CHICAGO, Aug 25, 2011 (Xinhua via COMTEX) — Chicago wheat rebounded on Thursday as the dry weather in U.S. Great Plains threatened to dampen the planting of winter crop. Corn and soybeans settled almost unchanged after choppy and two-side trading.
The most active corn contract for December delivery closed at 7. 435 U.S. dollars per bushel, up 0.5 U.S cents, or 0.07 percent.
December wheat lost 10.5 cents, or 1.35 percent, to 7.8775 dollars per bushel. November soybean shed 0.75 cents, or 0.05 percent, to 13.9275 dollars per bushel.
Market analysts said that lack of drought-busting rains for the southern plains’ winter wheat areas seemed to be the primary factor to help support Thursday’s wheat price.
According to weather forecast, the southern Great Plains may have only a few scattered thundershowers through Aug. 30, with most of the rain coming in northern areas.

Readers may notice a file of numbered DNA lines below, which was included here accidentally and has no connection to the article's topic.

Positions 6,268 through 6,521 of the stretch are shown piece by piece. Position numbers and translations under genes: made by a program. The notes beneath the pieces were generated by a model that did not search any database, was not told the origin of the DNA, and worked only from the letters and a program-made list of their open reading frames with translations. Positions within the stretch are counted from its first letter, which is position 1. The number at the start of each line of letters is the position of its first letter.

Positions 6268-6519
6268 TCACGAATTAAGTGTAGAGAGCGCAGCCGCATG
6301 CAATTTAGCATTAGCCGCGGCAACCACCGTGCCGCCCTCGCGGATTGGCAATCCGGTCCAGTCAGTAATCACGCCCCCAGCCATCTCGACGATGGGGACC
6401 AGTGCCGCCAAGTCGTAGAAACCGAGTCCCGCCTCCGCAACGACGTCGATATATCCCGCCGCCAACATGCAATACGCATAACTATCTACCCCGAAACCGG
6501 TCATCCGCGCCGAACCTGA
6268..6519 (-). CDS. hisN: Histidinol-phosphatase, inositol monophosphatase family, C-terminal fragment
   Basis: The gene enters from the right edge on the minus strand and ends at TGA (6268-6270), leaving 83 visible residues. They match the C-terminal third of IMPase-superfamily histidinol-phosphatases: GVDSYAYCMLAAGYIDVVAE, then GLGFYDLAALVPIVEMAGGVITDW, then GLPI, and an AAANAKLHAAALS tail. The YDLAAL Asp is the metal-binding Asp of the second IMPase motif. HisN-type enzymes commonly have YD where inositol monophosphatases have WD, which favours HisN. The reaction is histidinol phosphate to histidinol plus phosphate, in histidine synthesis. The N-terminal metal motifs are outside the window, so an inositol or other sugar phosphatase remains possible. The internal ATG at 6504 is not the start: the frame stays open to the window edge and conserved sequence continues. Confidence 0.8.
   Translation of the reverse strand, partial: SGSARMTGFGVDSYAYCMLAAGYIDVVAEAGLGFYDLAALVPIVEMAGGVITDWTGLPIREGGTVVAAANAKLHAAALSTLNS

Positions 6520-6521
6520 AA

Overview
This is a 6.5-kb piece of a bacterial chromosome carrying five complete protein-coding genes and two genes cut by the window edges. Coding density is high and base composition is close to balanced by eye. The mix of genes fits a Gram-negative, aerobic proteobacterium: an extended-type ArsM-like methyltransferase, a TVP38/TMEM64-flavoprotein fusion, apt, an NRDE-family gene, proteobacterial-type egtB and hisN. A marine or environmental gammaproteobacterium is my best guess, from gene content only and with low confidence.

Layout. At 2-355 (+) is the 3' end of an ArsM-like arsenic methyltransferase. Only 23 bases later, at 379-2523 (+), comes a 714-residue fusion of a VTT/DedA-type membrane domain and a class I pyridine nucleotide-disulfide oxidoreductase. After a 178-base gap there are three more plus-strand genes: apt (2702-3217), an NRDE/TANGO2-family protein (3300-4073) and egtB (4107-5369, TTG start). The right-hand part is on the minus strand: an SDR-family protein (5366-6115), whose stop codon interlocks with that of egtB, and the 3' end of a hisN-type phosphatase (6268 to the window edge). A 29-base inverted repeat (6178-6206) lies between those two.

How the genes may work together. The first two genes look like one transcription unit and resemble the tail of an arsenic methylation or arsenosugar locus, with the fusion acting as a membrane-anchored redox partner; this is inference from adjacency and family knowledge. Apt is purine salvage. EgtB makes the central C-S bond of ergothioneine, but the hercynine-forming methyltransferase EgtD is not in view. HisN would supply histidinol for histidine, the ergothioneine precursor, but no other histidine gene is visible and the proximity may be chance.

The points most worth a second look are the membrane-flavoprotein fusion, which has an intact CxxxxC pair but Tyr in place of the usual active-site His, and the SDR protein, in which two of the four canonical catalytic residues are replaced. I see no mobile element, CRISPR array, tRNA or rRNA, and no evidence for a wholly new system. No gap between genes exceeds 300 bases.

Much of southern Kansas, Oklahoma and Texas, the three biggest winter-wheat growers, are experiencing "exceptional" drought, the most severe rating on the U.S. Drought Monitor maintained by the University of Nebraska in Lincoln.
Meanwhile, U.S. Department of Agriculture (USDA) said that, for the week ending on Aug. 18, the net export sales for wheat came in at 347,100 metric tons, which was well below expectations and pressured the sentiment to some extent.
Although corn and soybeans continued to gain strength from the hot and dry weather in the Midwest, the world’s demand for U.S.
exports is slowing as prices climb, leaving the closing prices of two products nearly unchanged.
USDA reports showed that the net weekly export sales for corn totaled 536,100 metric tons, which was near the lower end of traders’ expectations, and that for soybeans came in at 657,600, below earlier expectations.